Data Brokers: Last Week Tonight with John Oliver (HBO)

He earned his M.A. in Security Studies from Georgetown University and his B.S. in Computer Science and his B.A. in Political Science from Duke University.

Work on Data Brokers

Justin Sherman has been a prominent voice in educating lawmakers and the public about the multifaceted dangers posed by data brokers. Through his extensive research, writings, interviews, and congressional testimonies, Justin has highlighted the extent of the information being collected by the data brokerage ecosystem, how that info is collected, and the numerous ways in which it can be misused. He has emphasized the urgent need for regulatory oversight to address the problem of data brokerage effectively.

Justin’s advocacy has driven legislative momentum, encouraging lawmakers to consider stricter regulations on data brokerage practices. 

Below we highlight some of the critical information that has come to light through Justin’s research and testimonies.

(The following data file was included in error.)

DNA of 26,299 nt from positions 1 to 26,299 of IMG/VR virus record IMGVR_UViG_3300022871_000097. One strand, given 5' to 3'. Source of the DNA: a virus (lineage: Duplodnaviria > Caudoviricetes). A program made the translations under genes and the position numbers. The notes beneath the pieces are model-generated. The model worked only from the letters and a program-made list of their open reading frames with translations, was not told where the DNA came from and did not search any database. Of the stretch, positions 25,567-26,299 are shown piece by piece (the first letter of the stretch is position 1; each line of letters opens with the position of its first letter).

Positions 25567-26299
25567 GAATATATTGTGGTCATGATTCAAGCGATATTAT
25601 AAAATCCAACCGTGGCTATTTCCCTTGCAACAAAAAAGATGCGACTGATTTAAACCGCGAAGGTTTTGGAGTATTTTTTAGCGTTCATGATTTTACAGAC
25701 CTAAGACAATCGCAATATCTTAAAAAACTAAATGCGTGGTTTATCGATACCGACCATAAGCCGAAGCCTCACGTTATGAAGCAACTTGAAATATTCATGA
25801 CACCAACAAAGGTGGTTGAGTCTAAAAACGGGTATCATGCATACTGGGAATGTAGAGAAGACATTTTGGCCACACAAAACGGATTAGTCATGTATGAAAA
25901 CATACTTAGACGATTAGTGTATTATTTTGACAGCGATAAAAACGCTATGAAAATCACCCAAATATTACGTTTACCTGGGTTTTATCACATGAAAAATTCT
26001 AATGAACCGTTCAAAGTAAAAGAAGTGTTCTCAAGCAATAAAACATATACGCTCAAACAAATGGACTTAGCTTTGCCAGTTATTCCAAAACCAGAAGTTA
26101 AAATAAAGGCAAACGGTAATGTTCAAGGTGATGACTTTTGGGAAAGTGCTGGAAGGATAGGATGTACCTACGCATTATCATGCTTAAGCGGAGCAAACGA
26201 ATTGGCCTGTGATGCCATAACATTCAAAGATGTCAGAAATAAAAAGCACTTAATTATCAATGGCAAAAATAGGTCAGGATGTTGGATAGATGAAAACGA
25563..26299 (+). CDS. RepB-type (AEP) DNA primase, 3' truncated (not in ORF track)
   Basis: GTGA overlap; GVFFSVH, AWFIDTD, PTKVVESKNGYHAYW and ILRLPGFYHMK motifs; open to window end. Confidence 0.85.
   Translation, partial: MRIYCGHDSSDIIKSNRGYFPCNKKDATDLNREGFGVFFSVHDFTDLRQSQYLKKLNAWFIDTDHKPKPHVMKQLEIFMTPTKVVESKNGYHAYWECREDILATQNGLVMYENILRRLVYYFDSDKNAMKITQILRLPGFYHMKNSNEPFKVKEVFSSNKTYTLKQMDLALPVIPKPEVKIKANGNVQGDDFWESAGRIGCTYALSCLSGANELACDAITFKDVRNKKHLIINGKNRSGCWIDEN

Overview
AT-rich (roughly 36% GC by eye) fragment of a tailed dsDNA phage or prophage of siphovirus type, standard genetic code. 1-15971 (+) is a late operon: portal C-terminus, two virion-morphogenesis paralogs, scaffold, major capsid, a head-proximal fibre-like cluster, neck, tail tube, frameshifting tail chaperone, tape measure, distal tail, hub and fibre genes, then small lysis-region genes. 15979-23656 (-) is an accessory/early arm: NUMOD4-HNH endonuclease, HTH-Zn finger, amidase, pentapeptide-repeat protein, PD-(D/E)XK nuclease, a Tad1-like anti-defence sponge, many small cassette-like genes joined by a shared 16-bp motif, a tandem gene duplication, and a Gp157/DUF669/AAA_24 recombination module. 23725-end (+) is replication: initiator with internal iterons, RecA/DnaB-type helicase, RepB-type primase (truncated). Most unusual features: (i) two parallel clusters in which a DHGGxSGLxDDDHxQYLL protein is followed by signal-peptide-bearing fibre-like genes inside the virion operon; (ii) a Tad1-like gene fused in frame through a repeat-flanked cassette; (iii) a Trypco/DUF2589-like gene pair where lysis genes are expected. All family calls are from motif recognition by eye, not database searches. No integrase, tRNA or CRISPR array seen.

Data Brokers and Sensitive Data on US Individuals

In 2021, Justin released a report entitled “Data Brokers and Sensitive Data on US Individuals.” The report examined 10 major data brokers and the highly sensitive data they hold on U.S. individuals. Among its key findings, the report found that “data brokers are openly and explicitly advertising data for sale on U.S. individuals’ sensitive demographic information, on U.S. individuals’ political preferences and beliefs, on U.S. individuals’ whereabouts and even real-time GPS locations, on current and former U.S. military personnel, and on current U.S. government employees.”